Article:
Geoffrey's picture
Thu, 10/03/2011 - 13:29

Jenny hit the nail on the head. I certainly haven't the courage to condemn my children to spend their formative years (supposed to be the happiest of their lives) in an atmosphere of misery and underachievement. What if they were to find out later in life what they had missed? They'd wish me dead. And in all probability they'd know how to make that wish come true...

Francis Gilbert's picture
Thu, 10/03/2011 - 13:50

Geoffrey, my son has been much, much happier at this state school than he was when he was at a private school. In my experience, private schools are miserable places to go to school; there's a hyper-competitive atmosphere and an obsession with passing the next test. It's a myth that state schools have an "atmosphere" of misery and underachievement.

Geoffrey's picture
Thu, 10/03/2011 - 16:02

Francis, thank you for your reply. I'm sorry to hear about your experience, but please don't assume all private schools are as bad as your son's. They certainly have the ability to be miserable, especially at the age your son attended. They are definitely not (as some people assume) a "fire and forget" solution to education - parents need to be vigilant. I moved my son away from a prep school, which turned out to be segregated into two buildings (an old house and a portakabin) along a strict U/non-U boundary by a rather snobby headmaster. Needless to say, bullying was rife. It also turned out that the portakabiners had been effectively paying the fees of the county set as well as their own and the school nearly went bust!

I was no longer in London when my children reached school age, having moved to a provincial market town in which education is a low priority for many, who, unlike Londoners, still adhere (I suspect) somewhat affectionately to the class system. The local schools are not appalling by any means, but there remain two principal problems:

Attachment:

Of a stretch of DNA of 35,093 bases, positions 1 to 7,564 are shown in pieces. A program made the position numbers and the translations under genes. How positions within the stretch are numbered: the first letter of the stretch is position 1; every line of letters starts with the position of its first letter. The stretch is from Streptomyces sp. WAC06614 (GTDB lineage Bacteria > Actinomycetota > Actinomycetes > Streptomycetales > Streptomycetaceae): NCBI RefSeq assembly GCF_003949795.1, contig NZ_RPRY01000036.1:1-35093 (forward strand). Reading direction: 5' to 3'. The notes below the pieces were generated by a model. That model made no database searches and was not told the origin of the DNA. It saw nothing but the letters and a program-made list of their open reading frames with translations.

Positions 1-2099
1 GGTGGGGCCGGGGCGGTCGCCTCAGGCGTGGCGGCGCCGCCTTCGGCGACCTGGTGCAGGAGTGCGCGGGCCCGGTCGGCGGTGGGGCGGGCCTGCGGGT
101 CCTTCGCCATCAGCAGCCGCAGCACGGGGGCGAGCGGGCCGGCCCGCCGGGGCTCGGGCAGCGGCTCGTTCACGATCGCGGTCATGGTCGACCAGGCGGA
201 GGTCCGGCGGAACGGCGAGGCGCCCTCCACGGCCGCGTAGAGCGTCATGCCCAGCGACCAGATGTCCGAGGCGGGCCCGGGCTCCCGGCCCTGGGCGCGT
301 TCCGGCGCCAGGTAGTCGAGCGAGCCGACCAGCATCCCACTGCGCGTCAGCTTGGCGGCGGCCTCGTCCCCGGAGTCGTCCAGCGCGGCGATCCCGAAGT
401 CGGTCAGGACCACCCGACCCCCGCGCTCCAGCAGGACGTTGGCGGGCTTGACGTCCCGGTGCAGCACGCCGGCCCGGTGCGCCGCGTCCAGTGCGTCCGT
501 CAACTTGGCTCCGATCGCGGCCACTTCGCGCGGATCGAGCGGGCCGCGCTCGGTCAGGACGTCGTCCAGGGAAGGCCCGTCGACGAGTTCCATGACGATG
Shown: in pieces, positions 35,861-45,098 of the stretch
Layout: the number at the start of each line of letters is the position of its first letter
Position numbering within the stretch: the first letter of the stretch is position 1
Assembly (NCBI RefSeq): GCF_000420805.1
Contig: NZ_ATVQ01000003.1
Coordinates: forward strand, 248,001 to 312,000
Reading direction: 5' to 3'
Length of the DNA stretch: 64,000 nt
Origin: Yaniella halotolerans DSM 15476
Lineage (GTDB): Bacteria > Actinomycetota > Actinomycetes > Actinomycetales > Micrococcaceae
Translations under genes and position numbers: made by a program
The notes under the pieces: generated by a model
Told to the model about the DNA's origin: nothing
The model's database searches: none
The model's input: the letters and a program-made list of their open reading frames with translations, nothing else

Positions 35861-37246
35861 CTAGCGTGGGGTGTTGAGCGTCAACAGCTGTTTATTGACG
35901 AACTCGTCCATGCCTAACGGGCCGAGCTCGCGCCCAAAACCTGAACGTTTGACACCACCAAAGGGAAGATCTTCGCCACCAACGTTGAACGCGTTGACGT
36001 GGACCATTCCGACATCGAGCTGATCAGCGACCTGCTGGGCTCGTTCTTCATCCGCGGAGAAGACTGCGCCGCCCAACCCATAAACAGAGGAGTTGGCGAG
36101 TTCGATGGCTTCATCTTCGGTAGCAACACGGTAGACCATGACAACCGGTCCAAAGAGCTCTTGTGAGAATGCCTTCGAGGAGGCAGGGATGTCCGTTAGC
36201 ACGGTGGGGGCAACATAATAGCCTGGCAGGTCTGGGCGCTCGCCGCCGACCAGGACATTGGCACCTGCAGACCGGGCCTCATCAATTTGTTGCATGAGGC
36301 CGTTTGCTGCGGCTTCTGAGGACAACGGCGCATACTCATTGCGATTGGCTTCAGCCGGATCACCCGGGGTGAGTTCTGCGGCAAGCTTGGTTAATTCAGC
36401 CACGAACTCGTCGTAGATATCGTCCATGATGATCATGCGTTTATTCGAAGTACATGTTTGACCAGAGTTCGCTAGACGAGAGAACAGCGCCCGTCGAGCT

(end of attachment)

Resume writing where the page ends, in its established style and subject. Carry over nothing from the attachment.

1) Bad behaviour and the inability of staff to control it. A neighbour was told that her daughter's decline in maths from high achiever to mediocre was attributable entirely to a the need to stabilize a single disruptive student, a process which consumed 80% of the teaching period and prevented the rest of the class from learning anything. This was presented as a simple fact, with no suggestion that the problem was any more resolvable than a natural disaster.

2) Curriculum. The existence of a two tier GCSE system (I admit I was surprised when I discovered this) together with classroom problems lead to low expectations, which are then fulfilled. A girl who left the school my daughter attends (a now private ex grammar) and went to a state secondary reported a gap of about three years study. I know this makes the private school sound like the kind of barren, insensitive exam factory you describe, but this is quite untrue. Both my children enjoy both school and their many extra-curricular activities, and homework is usually polished off in about an hour. Both talk enthusiastically and at length about school. My conclusion is that the difference in attainment is largely to do with the enormously increased productivity made possible by an almost total absence of disruption.

The teachers are not all good. But, in my opinion, a teacher should not need to be some kind of super hero. Controlling a difficult class demands a capacity for leadership that would almost certainly be rewarded with a high six-figure salary if deployed elsewhere, and I think it's unreasonable to expect many thousands of teachers to meet such a high standard in a role which, although important, is in some ways peripheral their principal one.

Parents can be a problem. People with money obtain it in a wide variety of ways, and some are downright scary. We are lucky that both my son's and my daughter's schools are very well run and fair. This, admittedly, is not by any means always the case, particularly with the smaller prep schools, some of which are plain rubbish.

Sorry to ramble.